Kuril Islands (S3.06)

S03E06 Kuril Islands Audio

In this episode we’ll be talking about the Kuril Islands. This island chain is located in the Northern Pacific, and stretches between northern Japan and Kamchatka, Russia. The 56 islands extend for more than 750 miles across the ocean, and they total 10,500 square kilometers (4,000 square miles) of territory altogether, making their entire landmass roughly the same size as Lebanon or the island of Puerto Rico. The islands today have a population of roughly 20,000, and are controlled by Russia. However, the islands were previously administered by Japan  from the 18th century up until WWII, and have been subject to a land dispute ever since. Japan claims the southernmost islands as their ‘Northern Territories,’ and the conflict over them has led Moscow and Tokyo to avoid signing the peace treaty that would have formally ended the Second World War.

Your hosts, as always, are Luke Kelly @thelukejkelly in Hong Kong, Mark Boyle @markboyle86 in the UK, and Joe Byrne @anbeirneach in Switzerland . (Theme music by Thomas O’Boyle @thatthomasfella)

Flag of the Sakhalin Oblast, where the Kuril Islands are officially administered by Russia  Map showing Kuril Island chain between Hokkaido in Japan and Kamchatka in Russia. The sea of Okhotsk and the island of Sakhalin to the west and the Pacific Ocean to the east

Here are a few things you may want to read/watch more about:

Joe was recently in Honshu and Hokkaido and took some photos, including from a Jomon-era archaeological site, and the the Museum of Northern Peoples in Hakodate, which listeners might find interesting. Well worth a visit if you’re ever in the neighbourhood

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Music from these islands and the neighbouring territories, some of which you heard, can be found at the following sources:

A massive thanks to all of our patrons on Patreon who are supporting season 3. If you’d like to join them and see what rewards are available for supporters, and get a peek behind the curtain check out www.patreon.com/80dayspodcast. We really appreciate the support and input!

Finally, here is a picture of some of the postcards sent from Hokkaido to our Neil Armstrong-tier patrons on Patreon – they truly are out of this world!

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Cuba: Part 2 (S2.06B)

S02E06b: Cuba (part 2) Audio

In this episode of 80 Days: an exploration podcast we return to Cuba to bring its story from the Castro Revolution, right up to the modern day. As US-Cuba relations have been in the news this week, it’s impossible to keep up with all the twists and turns, but we do our best. If you haven’t already listened to Part 1 of this episode, we recommend listening to that first to see how we got here. Cuba is an island in the Caribbean Ocean, just 90 miles south of the US state of Florida. Cuba is home to over 11 million inhabitants. Cuba gained independence from Spain in 1902, but soon fell under US influence and became a playground for the rich and powerful; this was particularly true following the 1952 coup that brought Fulgencia Batista to power. Following a turbulent revolution which spanned almost the entire 1950s, the Communist Party of Cuba, under the leadership of Fidel Castro, took control of the country in 1965. Although poverty is widespread, modern Cuba has an outstanding health care and education system and relations with the US are currently beginning to thaw after a protracted embargo that has been in place since the 1960s. Since Cuba has an awful lot of history, particularly in the 20th Century, we decided to split this episode into two parts: this is the second part.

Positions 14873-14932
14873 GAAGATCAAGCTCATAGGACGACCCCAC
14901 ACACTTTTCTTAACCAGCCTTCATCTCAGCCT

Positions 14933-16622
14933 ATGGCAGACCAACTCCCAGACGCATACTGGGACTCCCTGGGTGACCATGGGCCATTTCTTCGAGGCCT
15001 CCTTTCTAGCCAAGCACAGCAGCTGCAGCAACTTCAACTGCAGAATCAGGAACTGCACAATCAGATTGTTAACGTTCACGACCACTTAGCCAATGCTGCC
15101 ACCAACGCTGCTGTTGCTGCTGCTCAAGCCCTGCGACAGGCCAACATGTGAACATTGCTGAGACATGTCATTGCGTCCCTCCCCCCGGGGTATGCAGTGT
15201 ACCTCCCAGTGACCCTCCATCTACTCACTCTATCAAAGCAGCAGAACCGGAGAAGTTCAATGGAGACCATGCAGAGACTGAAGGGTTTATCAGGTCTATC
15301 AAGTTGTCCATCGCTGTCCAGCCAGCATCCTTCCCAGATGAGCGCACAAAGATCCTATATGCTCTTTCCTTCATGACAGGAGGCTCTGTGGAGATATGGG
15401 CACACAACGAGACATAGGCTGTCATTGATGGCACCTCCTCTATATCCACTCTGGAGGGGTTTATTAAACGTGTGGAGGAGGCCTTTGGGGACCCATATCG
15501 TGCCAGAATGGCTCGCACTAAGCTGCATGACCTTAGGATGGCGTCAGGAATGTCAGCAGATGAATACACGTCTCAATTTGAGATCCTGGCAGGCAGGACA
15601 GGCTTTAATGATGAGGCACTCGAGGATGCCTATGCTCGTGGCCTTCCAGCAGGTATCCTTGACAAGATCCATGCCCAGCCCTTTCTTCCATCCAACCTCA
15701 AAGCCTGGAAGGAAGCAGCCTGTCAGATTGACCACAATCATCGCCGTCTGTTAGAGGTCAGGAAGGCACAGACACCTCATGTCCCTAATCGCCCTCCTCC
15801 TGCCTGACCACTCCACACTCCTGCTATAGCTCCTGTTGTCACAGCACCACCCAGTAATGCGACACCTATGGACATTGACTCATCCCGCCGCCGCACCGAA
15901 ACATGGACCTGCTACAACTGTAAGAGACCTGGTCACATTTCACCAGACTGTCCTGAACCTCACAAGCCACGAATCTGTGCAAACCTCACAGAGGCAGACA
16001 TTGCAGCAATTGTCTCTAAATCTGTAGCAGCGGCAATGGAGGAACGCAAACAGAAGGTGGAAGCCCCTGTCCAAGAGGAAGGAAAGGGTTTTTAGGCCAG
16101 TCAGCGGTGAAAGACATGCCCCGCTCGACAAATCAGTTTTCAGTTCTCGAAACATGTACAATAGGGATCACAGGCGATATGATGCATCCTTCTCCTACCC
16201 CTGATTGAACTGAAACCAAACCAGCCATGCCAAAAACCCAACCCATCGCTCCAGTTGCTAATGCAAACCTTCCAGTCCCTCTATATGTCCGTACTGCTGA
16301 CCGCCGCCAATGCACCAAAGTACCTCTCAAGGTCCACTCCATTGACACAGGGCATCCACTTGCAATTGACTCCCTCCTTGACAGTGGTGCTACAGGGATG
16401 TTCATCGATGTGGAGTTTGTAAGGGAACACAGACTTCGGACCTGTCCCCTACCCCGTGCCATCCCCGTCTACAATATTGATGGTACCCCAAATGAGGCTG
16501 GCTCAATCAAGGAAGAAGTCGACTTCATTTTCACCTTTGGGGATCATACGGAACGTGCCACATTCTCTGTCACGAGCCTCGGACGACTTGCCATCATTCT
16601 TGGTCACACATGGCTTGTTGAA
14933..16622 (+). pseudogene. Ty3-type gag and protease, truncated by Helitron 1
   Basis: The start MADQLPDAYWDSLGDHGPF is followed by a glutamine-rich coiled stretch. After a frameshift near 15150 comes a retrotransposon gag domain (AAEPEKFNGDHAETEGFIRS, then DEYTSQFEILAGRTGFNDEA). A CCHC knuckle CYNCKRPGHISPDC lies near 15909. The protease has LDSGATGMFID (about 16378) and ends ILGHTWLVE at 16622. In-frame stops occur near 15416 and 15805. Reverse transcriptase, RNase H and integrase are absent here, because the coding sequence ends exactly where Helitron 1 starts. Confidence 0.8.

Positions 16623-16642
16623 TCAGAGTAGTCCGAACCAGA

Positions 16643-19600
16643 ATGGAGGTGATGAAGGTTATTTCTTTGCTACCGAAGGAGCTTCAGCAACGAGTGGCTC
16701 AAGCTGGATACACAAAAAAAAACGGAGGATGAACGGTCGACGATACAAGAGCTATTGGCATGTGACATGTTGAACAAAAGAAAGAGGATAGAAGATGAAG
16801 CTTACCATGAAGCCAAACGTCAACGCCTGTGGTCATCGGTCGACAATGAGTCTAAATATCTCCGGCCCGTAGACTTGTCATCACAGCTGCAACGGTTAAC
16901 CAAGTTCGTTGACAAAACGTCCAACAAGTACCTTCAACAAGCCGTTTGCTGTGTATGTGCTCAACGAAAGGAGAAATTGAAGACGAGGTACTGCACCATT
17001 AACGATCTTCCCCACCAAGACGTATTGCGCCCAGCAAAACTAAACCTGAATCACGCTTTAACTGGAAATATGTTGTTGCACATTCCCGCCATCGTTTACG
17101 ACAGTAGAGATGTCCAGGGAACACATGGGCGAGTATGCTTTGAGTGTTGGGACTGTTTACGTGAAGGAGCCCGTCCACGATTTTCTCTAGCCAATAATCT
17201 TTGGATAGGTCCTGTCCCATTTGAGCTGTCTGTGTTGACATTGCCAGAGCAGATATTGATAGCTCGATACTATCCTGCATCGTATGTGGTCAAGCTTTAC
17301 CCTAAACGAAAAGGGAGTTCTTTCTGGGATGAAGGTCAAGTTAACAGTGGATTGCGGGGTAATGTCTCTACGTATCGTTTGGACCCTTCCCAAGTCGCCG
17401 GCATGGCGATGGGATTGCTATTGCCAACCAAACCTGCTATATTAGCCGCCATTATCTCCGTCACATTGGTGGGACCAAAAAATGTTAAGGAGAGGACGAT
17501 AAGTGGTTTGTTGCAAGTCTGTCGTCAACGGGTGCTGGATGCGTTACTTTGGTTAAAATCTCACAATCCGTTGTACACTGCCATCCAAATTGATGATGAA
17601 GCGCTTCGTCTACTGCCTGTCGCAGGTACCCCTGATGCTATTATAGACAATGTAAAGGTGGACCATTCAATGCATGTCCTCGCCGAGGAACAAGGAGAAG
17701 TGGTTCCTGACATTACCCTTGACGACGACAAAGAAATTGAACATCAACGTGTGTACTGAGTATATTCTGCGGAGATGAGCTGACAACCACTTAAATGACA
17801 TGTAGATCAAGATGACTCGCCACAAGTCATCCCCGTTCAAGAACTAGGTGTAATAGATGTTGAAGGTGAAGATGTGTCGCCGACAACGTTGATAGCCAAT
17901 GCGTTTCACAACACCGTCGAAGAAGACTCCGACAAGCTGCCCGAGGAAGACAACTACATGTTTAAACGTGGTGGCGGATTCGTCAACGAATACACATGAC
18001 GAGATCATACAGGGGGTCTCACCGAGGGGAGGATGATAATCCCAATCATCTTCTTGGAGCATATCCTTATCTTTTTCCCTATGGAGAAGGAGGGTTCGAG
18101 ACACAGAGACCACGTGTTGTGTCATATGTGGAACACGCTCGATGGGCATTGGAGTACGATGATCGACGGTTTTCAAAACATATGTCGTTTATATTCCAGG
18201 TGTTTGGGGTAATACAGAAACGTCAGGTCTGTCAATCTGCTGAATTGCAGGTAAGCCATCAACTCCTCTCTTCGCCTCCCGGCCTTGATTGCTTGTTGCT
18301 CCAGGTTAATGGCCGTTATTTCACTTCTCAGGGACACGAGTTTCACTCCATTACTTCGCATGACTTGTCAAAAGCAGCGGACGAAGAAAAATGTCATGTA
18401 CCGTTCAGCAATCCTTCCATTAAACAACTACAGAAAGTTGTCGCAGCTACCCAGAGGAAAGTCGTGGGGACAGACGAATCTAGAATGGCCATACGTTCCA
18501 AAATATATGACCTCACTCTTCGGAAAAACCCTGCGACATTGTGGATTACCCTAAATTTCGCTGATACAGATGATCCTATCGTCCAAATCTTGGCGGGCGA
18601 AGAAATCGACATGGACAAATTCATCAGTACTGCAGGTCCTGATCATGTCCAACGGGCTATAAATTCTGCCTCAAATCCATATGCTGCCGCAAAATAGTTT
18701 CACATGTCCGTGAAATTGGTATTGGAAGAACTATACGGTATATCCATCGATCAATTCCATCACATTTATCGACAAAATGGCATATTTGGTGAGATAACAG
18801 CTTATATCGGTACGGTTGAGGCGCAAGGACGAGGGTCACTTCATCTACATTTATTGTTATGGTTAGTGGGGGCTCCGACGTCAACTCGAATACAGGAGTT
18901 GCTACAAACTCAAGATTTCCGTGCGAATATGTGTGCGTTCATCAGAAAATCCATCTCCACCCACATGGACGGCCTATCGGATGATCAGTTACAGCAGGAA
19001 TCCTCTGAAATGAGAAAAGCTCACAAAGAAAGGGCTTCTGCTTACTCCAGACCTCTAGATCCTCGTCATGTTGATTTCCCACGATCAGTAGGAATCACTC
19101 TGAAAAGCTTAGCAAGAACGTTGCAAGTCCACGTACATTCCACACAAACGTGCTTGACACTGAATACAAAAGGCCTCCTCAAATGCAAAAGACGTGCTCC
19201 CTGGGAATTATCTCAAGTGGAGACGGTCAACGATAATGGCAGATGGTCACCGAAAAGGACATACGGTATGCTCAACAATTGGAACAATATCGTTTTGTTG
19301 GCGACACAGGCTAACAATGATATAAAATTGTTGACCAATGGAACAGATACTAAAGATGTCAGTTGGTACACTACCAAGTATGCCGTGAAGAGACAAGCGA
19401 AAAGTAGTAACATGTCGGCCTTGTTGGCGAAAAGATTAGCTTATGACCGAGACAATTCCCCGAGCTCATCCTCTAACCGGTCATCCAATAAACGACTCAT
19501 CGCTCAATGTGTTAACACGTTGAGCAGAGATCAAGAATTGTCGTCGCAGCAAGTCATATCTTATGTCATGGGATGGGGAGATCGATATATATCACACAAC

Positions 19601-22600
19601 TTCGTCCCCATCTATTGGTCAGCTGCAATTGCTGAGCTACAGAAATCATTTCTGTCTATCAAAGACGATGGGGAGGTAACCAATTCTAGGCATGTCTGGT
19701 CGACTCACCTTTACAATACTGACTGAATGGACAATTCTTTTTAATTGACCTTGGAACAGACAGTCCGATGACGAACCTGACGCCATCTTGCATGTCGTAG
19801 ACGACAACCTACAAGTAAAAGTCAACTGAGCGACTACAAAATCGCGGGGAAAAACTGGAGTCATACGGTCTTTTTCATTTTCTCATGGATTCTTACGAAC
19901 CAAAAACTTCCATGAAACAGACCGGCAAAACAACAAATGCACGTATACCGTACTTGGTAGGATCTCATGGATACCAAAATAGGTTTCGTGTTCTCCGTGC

Your hosts are Luke Kelly @thelukejkelly in Hong Kong, Mark Boyle @markboyle86 in the UK, Joe Byrne @anbeirneach in Switzerland and – as a new voice for regular listeners – we’re joined in this episode by  Erin Barclay in the USA. (Theme music by Thomas O’Boyle).

Table of Contents:

[02:20] Who is Fidel Castro?
[06:36] Castro starts his “July 26” Movement
[09:10] Exile in Mexico, meeting Che and the Voyage of the Granma
[12:28] Revolution!
[14:50] The ousting of Batista, victory for Castro
[17:38] Break
[18:12] Divisions within the revolution on the question of communism
[20:15] Courting the US, and the ‘communist closet’
[24:20] Che’s role in the world
[26:11] Refugees and Operation Peter Pan
[27:15] The Bay of Pigs invasion attempt
[35:26] US Trade Embargo begins
[36:57] The Cuban Missile Crisis – Armageddon averted
[44:00] Che leaves the stage
[46:03] ‘Castro really liked milk’, and other assassination attemps
[49:45] Cuba in the Soviet economic sphere – old cars
[51:42] “Los Frikis” punks